On one erev Shabbos an acquaintance saw R' Yitzchok trudging from one hotel to the other in Tel Aviv. "Where are you going at such a late time of night?" his friend asked him.

R' Yitzchok answered: "I heard that someone who once studied in a yeshiva but afterward deviated from the way is staying in one of the hotels. I am looking for him. Maybe I'll be able to help him become a baal teshuvoh."

These brief glimpses into R' Yitzchok's life clearly show his ahavas chessed, love of acting with kindness toward anyone, no matter how difficult or uncomfortable it was for him.

Singing for Chessed and for Mishpat

Throughout R' Yitzchok's last stage of life he suffered excruciating yissurim, but as is evident from the following short accounts, he never let up on his pressing desire to help other Jews, his unrelenting efforts to fulfill all of Hashem's mitzvos with shleimus and his fully accepting yissurim with true love:

A long and tiresome day finally came to end. This was not a wearisome trip to Acre in the north to save a boy, not to a Shabbos protest in Beer Sheva in the south, not a flight overseas back to America to help found the Pe'ilim Movement, but a day of exhausting medical tests before an operation.

R' Yitzchok fell asleep for a moment and then quickly woke up. He was agitated. How can one possibly sleep before an operation? It was now important to make use of every moment to do teshuvoh. His sickness could not destroy his spirit.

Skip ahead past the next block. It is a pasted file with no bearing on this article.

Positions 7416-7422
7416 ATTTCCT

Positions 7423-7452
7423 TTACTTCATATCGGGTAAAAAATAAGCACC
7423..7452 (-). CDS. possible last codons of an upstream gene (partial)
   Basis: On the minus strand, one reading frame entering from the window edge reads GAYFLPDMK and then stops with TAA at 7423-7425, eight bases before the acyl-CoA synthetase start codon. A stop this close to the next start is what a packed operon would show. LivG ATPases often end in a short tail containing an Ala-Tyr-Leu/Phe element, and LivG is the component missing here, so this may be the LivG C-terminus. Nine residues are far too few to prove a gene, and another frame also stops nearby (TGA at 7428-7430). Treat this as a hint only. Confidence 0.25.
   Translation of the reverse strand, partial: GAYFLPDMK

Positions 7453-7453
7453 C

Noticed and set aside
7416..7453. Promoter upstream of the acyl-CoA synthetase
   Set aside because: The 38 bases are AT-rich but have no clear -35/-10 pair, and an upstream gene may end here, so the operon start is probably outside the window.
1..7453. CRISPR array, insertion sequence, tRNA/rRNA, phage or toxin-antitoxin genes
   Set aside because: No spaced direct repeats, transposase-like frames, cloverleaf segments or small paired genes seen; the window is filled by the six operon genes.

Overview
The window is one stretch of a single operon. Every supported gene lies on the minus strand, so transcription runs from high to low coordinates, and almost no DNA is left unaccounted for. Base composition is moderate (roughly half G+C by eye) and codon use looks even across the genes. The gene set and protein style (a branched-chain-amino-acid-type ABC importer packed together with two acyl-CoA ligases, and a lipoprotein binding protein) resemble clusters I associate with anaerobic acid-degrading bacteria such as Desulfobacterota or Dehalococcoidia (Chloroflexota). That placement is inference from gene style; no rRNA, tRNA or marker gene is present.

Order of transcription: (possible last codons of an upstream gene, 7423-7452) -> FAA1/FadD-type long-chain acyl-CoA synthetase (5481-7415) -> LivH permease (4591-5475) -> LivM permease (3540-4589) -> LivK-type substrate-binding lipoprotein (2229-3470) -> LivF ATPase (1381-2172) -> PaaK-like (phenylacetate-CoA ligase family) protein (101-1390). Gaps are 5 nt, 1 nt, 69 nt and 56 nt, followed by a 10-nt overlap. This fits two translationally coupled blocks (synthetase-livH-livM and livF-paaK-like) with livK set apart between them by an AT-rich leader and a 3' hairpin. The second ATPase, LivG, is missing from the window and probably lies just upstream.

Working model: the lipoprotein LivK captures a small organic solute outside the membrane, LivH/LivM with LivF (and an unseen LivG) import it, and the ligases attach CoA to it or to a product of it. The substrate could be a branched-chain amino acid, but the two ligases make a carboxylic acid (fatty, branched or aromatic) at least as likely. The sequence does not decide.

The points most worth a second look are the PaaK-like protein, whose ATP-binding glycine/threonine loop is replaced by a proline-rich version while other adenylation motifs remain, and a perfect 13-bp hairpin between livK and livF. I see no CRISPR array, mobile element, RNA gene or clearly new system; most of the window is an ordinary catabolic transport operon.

HaRav Elya Svei shlita remarked that R' Yitzchok reached the special madreigoh of those who knew how to bear yissurim and misfortune in a way that would not at all harm their ahavas Hashem. That whole terrible period in which R' Yitzchok suffered excruciating pain, which in the end terminated his short but rich life, could not take away R' Yitzchok's everlasting smile from his face and could not stop him from studying Torah. Whenever he had a little strength he would drag himself to the beis medrash.

One night in the hospital R' Yitzchok picked up his head and again asked: "Nu, now?"

When the answer was negative, his head dropped back on the pillow. This was the last night of that month in which one could recite the kiddush levonoh and it was as if the moon was deliberately hiding. The sky was overcast with clouds and the moon did not shine through. Almost at the break of dawn R' Yitzchok scanned the sky from his bed. This time he could clearly see the moon.

R' Yitzchok was almost delirious with happiness. Boruch Hashem, he would again be zocheh to recite kiddush levonoh! Only someone with colossal powers of spirit could act like that. It is therefore truly understandable, as mentioned above, that HaRav Y. Y. Kanievsky ztvk'l (the Steipler Rov) attested of him: "R Yitzchok is both a talmid chochom and a yirei Shomayim."

On the day before his operation on his spinal cord R' Yitzchok was angry with himself because his medication caused him to wake up late in the morning. How could he prepare himself spiritually with so little time?

R' Yitzchok was wheeled on a stretcher to the operation room, and such a sight as this no one ever saw before: R' Yitzchok was singing out loud a merry song full of simchah and trust in Hashem. "`Of chessed and mishpat do I sing to You, Hashem, do I sing praise' (Tehillim 101:1). If chessed happens to me, I will sing; if mishpat happens to me I will sing" (Brochos 63a).

Following the operation, when he was in the recovery room, immediately after he opened his foggy eyes, he began discussing with those around him what he had studied last year with his son after the previous operation.